$\displaystyle P^{-1}[T]P = \begin{bmatrix}-5&3\\7&-4 \end{bmatrix}\begin{bmatrix}13&-7\\43&-24 \end{bmatrix}\begin{bmatrix}4&3\\7&5 \end{bmatrix}$

$\displaystyle = \begin{bmatrix}-5&3\\7&-4 \end{bmatrix}\begin{bmatrix}3&4\\4&9 \end{bmatrix} = \begin{bmatrix}-3&7\\5&-8 \end{bmatrix}$.

now let's do it by using what we're given about T:

we know T(4,7) = (3,4). let's call the B-coordinate matrix version of T, M. in B-coordinates, (4,7) = [1,0].

in B-coordinates, (3,4) = [a,b] = P^{-1}(3,4) = [-3,5]:

-3(4,7) + 5(3,5) = (-12,-21) + (15,25) = (3,4), so the first column of M is (-3,5)^{T}.

similarly, T takes [0,1] (what (3,5) is in B-coordinates) to (4,9), which in B-coordinates is [7,-8]:

7(4,7) - 8(3,5) = (28,49) - (24,40) = (4,9), so the second column of M is (7,-8)^{T}. same answer either way.

*************

what YOU did (in your original working) is use the basis B = {(4,7),(3,5)} for the domain, and use the basis C = {(3,4),(4,9)} for the image of T.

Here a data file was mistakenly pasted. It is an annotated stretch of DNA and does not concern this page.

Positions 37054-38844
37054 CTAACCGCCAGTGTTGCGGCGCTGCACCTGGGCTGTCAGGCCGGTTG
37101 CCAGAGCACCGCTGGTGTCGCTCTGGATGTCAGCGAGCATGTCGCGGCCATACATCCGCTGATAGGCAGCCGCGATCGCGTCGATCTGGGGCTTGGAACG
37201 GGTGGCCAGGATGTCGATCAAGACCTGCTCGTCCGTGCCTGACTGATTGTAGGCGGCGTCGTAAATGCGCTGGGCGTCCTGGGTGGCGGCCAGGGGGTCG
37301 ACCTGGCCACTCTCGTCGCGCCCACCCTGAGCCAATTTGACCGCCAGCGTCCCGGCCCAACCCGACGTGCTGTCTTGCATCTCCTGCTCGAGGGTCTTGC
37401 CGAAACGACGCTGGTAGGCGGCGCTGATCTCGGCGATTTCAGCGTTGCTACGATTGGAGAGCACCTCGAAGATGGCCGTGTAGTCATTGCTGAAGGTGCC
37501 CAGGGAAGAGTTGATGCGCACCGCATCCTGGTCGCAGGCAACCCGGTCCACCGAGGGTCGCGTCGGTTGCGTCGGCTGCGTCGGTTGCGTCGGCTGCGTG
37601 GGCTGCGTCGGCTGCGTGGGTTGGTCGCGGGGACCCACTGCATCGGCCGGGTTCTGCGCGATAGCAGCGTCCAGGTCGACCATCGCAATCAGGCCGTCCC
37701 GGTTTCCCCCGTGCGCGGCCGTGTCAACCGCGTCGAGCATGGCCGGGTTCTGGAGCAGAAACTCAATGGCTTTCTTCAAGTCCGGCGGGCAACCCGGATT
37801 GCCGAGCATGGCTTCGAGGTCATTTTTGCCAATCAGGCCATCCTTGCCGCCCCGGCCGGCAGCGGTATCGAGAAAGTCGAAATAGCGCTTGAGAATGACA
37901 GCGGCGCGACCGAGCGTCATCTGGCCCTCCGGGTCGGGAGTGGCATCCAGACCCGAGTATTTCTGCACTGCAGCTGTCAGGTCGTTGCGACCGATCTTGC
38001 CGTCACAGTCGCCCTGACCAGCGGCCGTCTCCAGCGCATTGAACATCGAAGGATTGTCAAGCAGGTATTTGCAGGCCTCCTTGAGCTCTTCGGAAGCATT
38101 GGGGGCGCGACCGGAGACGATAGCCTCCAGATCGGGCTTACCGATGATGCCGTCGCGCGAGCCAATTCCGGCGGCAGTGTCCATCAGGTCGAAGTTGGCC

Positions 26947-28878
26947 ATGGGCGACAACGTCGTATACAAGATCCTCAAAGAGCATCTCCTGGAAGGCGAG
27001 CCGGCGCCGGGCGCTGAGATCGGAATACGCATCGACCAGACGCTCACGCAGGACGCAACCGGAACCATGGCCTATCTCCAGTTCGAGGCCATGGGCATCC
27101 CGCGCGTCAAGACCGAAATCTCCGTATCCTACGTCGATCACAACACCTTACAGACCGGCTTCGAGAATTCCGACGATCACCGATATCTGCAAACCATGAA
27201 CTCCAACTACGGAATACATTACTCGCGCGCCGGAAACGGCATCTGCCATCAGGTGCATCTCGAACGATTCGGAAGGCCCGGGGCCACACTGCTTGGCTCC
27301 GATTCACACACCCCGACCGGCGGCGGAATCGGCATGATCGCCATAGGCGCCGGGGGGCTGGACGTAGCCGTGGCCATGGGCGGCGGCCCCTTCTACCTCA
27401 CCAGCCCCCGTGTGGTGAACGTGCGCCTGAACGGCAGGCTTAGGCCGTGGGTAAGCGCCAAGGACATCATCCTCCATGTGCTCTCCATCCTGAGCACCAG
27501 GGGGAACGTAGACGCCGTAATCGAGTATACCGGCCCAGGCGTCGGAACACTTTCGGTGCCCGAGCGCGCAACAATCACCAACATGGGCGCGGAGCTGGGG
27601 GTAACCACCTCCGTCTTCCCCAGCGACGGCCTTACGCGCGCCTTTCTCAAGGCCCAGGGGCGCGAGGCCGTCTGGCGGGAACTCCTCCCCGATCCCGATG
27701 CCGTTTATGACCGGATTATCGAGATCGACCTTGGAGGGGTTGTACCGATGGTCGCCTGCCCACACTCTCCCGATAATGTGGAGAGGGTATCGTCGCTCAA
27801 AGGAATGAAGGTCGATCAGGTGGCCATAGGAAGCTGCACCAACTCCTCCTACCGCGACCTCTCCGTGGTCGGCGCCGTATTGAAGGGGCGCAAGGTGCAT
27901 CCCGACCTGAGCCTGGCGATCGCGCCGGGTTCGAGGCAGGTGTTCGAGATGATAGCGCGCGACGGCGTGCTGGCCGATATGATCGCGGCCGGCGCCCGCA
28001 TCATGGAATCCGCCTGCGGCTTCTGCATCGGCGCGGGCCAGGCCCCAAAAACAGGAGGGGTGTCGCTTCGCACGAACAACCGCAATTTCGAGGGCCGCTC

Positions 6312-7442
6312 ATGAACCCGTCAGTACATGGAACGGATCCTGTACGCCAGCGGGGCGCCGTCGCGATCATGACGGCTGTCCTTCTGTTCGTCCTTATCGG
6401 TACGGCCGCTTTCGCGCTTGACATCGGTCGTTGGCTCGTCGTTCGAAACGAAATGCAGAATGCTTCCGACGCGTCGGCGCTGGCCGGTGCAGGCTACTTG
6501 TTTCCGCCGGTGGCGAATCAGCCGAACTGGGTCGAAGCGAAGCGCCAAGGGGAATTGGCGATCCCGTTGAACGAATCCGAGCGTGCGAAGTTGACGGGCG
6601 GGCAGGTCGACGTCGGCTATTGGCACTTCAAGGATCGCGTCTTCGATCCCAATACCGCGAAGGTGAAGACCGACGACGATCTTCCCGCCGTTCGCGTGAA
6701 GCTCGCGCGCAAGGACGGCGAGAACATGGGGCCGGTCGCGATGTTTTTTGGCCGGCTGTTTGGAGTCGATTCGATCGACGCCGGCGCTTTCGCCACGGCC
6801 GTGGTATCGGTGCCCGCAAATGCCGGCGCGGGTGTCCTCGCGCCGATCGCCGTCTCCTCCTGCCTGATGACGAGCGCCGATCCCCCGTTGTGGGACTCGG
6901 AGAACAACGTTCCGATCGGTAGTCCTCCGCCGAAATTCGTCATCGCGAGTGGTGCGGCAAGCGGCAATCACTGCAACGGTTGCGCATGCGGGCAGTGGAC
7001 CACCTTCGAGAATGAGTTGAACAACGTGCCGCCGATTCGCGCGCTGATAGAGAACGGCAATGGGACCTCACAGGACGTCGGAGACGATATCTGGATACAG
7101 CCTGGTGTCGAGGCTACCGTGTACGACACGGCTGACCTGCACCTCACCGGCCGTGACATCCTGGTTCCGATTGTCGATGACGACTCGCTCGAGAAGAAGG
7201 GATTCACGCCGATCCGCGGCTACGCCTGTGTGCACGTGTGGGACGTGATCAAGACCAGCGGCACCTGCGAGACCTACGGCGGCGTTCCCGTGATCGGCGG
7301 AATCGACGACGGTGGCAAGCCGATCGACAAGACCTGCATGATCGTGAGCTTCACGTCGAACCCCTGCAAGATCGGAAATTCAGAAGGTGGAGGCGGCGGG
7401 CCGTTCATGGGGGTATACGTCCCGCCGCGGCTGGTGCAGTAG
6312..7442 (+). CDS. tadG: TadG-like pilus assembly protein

to make THAT work out, we need to know how to form a matrix we haven't looked at before: one that takes B-coordinates as input, and spits out C-coordinate vectors as output.

so we need to know how to change B-coordinates to C-coordinates.

well, we can change (3,4) = [1,0]_{C}and (4,9) = [0,1]_{C}to "standard coordinates" easily, the matrix that does THAT is:

$\displaystyle Q = \begin{bmatrix}3&4\\4&9\end{bmatrix}$.

and we can change standard coordinates to B-coordinates using P^{-1}, so to change C-coordinates to B-coordinates we use:

$\displaystyle P^{-1}Q = \begin{bmatrix}-3&7\\5&-8 \end{bmatrix}$.

it thus stands to reason that to "change back to C (from B)" we use: (P^{-1}Q)^{-1}= Q^{-1}P,

$\displaystyle Q^{-1}P = \begin{bmatrix} \frac{8}{11}&\frac{7}{11}\\ \frac{5}{11}&\frac{3}{11} \end{bmatrix}$.

now we can start with B-coordinates, and apply M (which takes B-coordinates to B-coordinates), and then apply Q^{-1}P, which will turn the B-coordinates into C-coordinates.

putting this all together, our new matrix is: